Please sign this petition: http://www.gopetition.com/petitions/stop-the-deportation-of-betty-tibakawa-home-office-ref.html
Sian Norris highlights the plight of Betty Tibakawa, who faces deportation back to Uganda. [Trigger warning for violence]
Betty Tibakawa, a young lesbian living in Uganda, had gone for a walk on the beach when she was approached by three men she did not know, but who knew her by reputation, who began taunting her about her sexuality. They took her to a disused building where she was violently assaulted. The men kicked her in the stomach, pinned her down and branded her inner thighs with hot irons. She lost consciousness and when she woke up, the men were gone. Her injuries were so severe that she could not leave her home for two months.
Betty then came to the UK where she applied for asylum.
In February, Ugandan magazine Red Pepper outed Betty as a lesbian, publishing an article about her illustrated with photos, and the claim that she is ‘wanted’ for being a lesbian. It has become incredibly dangerous for her to return to Uganda, where she has been disowned by her family and faces the risk of violent persecution for being gay. As a named lesbian, she is at risk of being targeted for her sexuality, experiencing further violence, imprisonment or even death. Betty has gone from being a bubbly young woman with a bright future at university, to being withdrawn, feeling worthless, frightened and depressed.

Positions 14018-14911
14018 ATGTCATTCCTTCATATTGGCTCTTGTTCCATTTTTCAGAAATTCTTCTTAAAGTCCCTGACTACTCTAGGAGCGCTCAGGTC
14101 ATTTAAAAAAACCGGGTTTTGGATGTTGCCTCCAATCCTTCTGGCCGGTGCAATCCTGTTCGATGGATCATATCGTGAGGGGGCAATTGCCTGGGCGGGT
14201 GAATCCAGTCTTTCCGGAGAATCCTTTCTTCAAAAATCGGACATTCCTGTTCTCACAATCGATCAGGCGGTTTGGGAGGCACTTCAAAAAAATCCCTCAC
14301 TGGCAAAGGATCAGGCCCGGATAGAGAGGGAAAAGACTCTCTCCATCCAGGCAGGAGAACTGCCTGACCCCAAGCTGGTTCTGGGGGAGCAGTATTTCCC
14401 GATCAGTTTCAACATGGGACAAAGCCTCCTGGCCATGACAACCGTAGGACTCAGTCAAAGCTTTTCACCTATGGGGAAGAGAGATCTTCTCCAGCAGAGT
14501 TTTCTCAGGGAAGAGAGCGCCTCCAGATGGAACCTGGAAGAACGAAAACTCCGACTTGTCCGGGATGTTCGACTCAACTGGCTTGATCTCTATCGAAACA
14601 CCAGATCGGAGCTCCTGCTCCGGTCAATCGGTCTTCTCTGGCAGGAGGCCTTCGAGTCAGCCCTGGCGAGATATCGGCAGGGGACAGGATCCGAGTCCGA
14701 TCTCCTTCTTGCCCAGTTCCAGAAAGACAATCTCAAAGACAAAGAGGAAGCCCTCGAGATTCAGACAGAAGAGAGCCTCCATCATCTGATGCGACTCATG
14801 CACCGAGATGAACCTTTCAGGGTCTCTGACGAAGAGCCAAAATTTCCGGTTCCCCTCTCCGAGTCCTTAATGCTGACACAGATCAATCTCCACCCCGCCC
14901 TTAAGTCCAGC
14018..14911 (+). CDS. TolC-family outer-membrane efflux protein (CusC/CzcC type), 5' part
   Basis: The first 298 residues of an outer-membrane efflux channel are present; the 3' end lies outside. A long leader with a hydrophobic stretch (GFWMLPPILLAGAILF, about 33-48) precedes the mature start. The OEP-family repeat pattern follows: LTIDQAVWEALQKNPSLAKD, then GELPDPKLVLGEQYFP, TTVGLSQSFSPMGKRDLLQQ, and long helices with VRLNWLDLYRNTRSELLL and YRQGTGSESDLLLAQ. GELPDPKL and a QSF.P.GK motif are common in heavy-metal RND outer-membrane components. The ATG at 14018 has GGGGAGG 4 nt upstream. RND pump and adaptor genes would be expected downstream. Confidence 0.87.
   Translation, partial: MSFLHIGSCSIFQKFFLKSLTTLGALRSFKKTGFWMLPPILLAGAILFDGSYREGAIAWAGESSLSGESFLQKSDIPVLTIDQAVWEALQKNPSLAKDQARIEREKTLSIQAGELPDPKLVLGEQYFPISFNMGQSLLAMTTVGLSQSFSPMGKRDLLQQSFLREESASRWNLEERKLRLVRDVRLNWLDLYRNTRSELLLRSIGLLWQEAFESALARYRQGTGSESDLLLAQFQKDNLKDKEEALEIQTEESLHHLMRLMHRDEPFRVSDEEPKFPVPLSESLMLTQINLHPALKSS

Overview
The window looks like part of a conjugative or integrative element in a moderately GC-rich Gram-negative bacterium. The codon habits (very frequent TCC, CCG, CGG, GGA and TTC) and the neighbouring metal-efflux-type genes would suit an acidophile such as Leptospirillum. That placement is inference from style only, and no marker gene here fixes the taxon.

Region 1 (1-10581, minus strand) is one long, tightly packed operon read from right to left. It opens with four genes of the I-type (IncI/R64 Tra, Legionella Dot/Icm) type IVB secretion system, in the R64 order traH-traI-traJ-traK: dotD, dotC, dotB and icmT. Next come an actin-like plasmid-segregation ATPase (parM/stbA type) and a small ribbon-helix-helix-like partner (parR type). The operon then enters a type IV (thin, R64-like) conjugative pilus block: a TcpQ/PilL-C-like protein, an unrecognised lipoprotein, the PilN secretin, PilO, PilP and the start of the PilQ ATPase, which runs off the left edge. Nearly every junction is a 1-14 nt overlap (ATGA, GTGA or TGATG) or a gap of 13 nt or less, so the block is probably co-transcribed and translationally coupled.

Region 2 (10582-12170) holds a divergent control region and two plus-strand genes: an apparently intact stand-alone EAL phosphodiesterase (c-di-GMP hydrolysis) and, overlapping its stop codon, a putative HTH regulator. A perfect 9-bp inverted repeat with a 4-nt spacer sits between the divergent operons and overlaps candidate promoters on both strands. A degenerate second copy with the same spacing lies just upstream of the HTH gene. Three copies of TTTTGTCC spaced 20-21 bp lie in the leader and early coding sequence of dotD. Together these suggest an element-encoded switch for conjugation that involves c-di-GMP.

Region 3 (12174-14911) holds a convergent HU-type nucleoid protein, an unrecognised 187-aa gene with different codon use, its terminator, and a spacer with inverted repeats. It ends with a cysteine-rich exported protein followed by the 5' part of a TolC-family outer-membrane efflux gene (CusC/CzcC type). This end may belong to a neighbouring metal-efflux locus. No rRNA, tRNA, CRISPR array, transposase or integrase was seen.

Betty Tibakawa has had her asylum application turned down and is facing deportation back to Uganda, where homosexuality is illegal. Gay women who are deported to Uganda risk being raped and assaulted whilst they are in custody. We are petitioning the Home Office to overrule this decision from the UK Border Agency, to give Betty the chance to live a life free from violence and fear. No one should be deported to country where they will be persecuted for their sexuality. We owe those seeking asylum in this country better than this.
“I look at a community like in Central London, I see so many of them. I see gay guys. They walk in the street, they hold hands, they kiss at the bus stops. On the bus. You know, its free, so it’s not hard for me to tell them I’m a lesbian. But in Uganda, I can’t say that. I really can’t. I just have to, I don’t even know how to. I just can’t. I just can’t. I can’t. I can’t. I don’t want to live, not being able to live as me. I don’t wanna be someone else just because of the situation around me. I just want to live truly, and just live like me. That’s really what I want.”
– Betty TibakawaBetty Tibakawa’s campaign group have put together a petition to try to reverse the UKBA’s decision to deport her and to raise awareness of the issues faced by gay, lesbian and transgender people when they seek asylum in the UK. Please sign it today.